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nerve

Definitions

  • "THERE MUST BE SOMETHING THE MATTER WITH MY NERVES"
    "THERE MUST BE SOMETHING THE MATTER WITH MY NERVES"
  • WordNet 3.6
    • v nerve get ready for something difficult or unpleasant
    • n nerve impudent aggressiveness "I couldn't believe her boldness","he had the effrontery to question my honesty"
    • n nerve the courage to carry on "he kept fighting on pure spunk","you haven't got the heart for baseball"
    • n nerve any bundle of nerve fibers running to various organs and tissues of the body
    • ***
Webster's Revised Unabridged Dictionary
  • Interesting fact: Nerve impulses for muscle position travel at a speed of up to 390 feet per second
    • nerve A sinew or a tendon.
    • nerve Audacity; assurance.
    • nerve (Zoöl) One of the nervures, or veins, in the wings of insects.
    • nerve (Bot) One of the principal fibrovascular bundles or ribs of a leaf, especially when these extend straight from the base or the midrib of the leaf.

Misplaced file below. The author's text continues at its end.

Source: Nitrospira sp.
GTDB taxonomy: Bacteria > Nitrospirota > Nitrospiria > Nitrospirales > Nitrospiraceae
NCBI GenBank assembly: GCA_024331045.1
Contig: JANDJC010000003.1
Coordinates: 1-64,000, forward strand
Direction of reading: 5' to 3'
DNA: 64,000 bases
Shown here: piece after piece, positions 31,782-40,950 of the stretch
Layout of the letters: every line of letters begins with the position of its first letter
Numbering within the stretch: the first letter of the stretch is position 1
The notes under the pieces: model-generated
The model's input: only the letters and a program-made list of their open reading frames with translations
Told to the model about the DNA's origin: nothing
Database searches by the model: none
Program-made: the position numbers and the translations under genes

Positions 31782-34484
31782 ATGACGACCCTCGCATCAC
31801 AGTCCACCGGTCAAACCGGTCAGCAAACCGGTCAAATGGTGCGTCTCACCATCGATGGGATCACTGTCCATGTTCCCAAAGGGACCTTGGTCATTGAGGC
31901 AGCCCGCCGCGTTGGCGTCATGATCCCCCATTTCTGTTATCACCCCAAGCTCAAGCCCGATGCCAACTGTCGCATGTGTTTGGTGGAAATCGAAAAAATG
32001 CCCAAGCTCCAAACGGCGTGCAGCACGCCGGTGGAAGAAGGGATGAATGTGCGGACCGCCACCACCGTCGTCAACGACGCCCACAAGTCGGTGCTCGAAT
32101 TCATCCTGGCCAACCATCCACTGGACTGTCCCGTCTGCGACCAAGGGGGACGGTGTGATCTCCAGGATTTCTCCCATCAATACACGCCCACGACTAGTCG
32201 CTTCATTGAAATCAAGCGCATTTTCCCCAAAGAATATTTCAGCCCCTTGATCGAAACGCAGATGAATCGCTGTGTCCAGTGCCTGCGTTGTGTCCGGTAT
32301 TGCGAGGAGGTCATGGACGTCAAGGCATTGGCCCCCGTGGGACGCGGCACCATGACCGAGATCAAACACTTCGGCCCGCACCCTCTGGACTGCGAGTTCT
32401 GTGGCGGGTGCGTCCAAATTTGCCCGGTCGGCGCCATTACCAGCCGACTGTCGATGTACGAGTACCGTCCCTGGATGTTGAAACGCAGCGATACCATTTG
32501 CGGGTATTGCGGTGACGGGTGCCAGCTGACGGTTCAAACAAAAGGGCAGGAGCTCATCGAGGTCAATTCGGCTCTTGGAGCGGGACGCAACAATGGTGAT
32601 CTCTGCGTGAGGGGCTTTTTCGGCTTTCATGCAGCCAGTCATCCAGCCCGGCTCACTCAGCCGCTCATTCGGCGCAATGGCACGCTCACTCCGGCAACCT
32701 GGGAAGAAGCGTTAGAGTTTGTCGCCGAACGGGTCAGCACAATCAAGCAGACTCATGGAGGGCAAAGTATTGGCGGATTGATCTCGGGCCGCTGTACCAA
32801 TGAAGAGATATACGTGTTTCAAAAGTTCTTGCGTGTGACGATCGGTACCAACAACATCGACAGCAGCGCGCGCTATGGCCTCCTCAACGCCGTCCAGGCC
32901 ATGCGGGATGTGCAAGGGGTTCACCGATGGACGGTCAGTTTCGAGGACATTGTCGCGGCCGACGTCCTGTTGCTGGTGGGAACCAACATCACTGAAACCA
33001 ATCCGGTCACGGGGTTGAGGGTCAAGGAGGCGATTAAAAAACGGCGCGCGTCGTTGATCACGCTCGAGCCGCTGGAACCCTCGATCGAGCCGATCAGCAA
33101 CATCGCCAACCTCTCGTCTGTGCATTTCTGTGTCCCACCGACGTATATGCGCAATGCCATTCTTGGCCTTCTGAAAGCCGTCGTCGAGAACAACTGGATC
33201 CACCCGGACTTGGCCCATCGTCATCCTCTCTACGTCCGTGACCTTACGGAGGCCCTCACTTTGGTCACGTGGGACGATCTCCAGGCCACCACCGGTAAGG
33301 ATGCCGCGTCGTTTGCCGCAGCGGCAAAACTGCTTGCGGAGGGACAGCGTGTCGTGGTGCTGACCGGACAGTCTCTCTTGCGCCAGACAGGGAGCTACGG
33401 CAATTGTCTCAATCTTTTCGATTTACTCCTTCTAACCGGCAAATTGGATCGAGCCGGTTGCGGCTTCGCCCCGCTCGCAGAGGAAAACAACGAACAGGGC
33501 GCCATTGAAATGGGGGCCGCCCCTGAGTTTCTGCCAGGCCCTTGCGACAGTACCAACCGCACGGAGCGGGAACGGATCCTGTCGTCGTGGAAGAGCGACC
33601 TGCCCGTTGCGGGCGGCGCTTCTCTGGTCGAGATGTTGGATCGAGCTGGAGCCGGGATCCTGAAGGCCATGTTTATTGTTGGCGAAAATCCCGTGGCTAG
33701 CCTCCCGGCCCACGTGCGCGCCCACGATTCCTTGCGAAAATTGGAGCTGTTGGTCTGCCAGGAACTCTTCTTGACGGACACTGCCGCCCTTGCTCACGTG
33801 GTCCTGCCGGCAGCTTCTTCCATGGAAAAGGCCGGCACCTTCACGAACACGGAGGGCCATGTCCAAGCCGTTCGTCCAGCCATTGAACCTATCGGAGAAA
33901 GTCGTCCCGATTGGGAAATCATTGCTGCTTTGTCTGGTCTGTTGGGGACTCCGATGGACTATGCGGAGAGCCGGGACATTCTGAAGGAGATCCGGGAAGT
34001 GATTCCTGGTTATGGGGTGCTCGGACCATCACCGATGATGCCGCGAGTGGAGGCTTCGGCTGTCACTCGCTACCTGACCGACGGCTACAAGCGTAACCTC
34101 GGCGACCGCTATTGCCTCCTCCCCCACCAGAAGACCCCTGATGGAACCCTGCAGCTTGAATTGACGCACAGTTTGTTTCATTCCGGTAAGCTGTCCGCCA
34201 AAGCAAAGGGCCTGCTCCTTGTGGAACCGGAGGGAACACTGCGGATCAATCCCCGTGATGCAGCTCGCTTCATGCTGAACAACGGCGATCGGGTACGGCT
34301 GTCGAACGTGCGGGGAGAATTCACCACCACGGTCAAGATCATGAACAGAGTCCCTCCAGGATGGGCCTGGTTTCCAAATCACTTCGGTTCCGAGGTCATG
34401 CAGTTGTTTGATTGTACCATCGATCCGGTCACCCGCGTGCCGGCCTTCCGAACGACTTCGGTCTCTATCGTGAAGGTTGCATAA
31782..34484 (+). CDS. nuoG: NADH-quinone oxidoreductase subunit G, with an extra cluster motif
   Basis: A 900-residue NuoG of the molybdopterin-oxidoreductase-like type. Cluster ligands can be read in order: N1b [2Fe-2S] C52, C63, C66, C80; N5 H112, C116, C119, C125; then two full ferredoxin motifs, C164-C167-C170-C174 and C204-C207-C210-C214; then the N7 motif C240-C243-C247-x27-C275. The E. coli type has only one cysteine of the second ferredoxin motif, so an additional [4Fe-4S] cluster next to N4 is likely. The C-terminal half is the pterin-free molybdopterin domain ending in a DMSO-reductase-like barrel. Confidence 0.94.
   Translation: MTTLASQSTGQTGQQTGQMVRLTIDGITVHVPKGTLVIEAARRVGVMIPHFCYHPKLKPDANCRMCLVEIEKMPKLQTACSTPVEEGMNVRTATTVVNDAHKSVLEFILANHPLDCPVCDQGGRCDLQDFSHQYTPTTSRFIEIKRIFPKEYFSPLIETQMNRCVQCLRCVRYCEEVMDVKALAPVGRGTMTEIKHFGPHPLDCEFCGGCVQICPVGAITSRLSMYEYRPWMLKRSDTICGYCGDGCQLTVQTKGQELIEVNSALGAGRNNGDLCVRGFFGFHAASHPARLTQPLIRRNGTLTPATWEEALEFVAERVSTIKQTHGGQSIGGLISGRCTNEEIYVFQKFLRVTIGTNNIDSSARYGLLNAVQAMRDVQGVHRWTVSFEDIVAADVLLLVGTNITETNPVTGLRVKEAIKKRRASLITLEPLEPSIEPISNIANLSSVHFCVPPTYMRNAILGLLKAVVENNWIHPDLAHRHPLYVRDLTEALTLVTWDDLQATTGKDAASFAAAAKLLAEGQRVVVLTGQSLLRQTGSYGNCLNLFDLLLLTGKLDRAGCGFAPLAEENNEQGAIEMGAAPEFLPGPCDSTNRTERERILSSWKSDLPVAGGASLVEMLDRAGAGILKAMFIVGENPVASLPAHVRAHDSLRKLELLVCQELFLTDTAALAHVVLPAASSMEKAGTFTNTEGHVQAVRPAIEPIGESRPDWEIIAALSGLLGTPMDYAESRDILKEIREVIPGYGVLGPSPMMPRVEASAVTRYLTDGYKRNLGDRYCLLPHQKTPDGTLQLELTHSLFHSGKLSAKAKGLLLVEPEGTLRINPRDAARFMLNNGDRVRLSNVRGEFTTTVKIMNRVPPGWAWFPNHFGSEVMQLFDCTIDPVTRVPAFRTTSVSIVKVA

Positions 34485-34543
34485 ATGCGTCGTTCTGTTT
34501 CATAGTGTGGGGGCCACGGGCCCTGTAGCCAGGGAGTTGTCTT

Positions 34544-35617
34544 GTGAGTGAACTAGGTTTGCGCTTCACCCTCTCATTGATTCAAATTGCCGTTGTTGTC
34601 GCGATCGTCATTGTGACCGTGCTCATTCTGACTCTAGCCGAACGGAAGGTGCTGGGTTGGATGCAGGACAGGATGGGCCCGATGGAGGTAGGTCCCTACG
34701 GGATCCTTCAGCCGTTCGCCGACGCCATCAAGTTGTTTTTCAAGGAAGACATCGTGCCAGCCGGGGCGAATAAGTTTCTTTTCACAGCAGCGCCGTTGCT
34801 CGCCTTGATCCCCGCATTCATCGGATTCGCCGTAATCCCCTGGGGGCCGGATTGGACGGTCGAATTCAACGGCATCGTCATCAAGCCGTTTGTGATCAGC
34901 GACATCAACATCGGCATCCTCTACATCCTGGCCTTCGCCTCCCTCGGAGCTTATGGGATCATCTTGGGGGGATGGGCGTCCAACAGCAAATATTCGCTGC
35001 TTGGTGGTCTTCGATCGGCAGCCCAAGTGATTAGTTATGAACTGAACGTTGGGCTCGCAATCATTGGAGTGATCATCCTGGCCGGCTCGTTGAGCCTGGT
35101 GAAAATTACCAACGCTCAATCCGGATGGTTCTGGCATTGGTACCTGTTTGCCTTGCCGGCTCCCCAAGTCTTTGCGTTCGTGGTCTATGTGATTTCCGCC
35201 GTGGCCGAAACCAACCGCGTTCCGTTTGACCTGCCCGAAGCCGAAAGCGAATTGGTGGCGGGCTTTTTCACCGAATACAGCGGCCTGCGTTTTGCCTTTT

• nerve (Anat) One of the whitish and elastic bundles of fibers, with the accompanying tissues, which transmit nervous impulses between nerve centers and various parts of the animal body.
    • nerve Physical force or steadiness; muscular power and control; constitutional vigor. "he led me on to mightiest deeds,
      Above the nerve of mortal arm."
    • nerve Steadiness and firmness of mind; self-command in personal danger, or under suffering; unshaken courage and endurance; coolness; pluck; resolution.
    • v. t Nerve nẽrv To give strength or vigor to; to supply with force; as, fear nerved his arm.
    • ***
Century Dictionary and Cyclopedia
  • Interesting fact: Nerve cells can travel as fast as 120 metres per second
    • n nerve A sinew, tendon, or other hard white cord of the body: the original meaning of the word, at the time when nervous tissue was not distinguished from some forms of connective tissue. See aponeurosis.
    • n nerve In anatomy, a nerve-fiber, or usually a bundle of nerve-fibers, running from a central ganglionic organ to peripheral mechanisms, either active (as glands and muscles) or receptive (sense-organs). The nerve-fibers are bound together into a primitive bundle called a funiculus. The connective tissue between the fibers within the funiculus is the endoneurium, and the connective tissue sheathing the funiculus is the perineurium. In the larger nerves several funiculi may be bound together into one trunk by connective tissue which forms the epineurium. See cut under median.
    • n nerve Something resembling a nerve (either a sinew, as in the earlier figurative uses, or a nerve in the present sense, 2) in form or function.